Tired of the hustle and bustle (now there's a really old-fashioned word) . . . let's try again . . .
Tired of the screaming music and 30 minute waits while you're crowded into the windy entrance of a popular restaurant on Smith Street in Brooklyn Heights? (Luluc, to be exact!) The music was so loud that Marash Girl had trouble even imagining how to swallow the food that might be offered at brunch, much less how to taste it . . . After 20 minutes of cuddling with numerous other hopefuls in the frosty restaurant entranceway, Marash Girl and her entourage decided to try another luncheon venue -- but what? There were many small restaurants along the throroughfare, but all of them were empty . . . this could not bode well. Marash Girl's son Deron solved the dilemma, (as he is so often wont to do when restaurants or geographical questions rear their pretty heads . . . ) "I know a small place with delicious food -- Zaytoun -- it's right up the street -- only a short 6 block walk."
[Beginning on Smith Street, in Carroll Gardens, Brooklyn Heights, it would be a mere 15 minute walk from Montague (the main drag in Brooklyn Heights) in good weather,-- of course, on this day the roads were covered with ice and slush and snow as were the sidewalks, and snow was raining from the skies!]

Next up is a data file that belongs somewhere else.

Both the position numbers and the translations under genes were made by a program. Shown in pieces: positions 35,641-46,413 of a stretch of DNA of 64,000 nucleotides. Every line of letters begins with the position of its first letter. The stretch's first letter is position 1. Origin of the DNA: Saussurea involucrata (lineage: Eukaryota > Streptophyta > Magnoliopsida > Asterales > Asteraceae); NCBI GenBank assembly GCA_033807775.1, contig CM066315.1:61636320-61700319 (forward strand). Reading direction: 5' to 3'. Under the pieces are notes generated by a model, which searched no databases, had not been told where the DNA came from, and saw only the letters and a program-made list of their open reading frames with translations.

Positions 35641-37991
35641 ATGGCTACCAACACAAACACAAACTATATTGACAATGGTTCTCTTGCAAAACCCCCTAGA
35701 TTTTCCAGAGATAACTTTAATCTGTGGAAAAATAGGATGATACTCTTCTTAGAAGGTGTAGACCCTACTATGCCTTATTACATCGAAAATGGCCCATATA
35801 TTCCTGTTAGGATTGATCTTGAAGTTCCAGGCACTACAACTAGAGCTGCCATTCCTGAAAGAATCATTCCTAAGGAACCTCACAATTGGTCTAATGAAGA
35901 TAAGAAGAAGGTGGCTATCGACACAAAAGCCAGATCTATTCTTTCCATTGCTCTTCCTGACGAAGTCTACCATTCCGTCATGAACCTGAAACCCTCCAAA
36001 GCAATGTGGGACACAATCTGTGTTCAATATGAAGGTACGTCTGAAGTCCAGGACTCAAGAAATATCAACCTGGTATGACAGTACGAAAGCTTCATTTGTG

|Zaytoun Restaurant - Photos by Marash Girl|
Seated at Zaytoun, a major discussion ensued when Marash Girl found garmir kufte incorrectly named and attributed to an ethnicity other than her own, but since she makes garmir kufte all the time, she knew what it was . . . Marash Boy's great grandmother -- an ethnic Armenian, as is Marash Girl -- made it all the time . . . Now let's call an Armenian dish an Armenian dish!
|Appetizers at Zaytoun . . . Garmir Kufte on the right|
Zaytoun did not disappoint us! The service was charming and the food tasted as good as it looks (see photo by Marash Girl above)!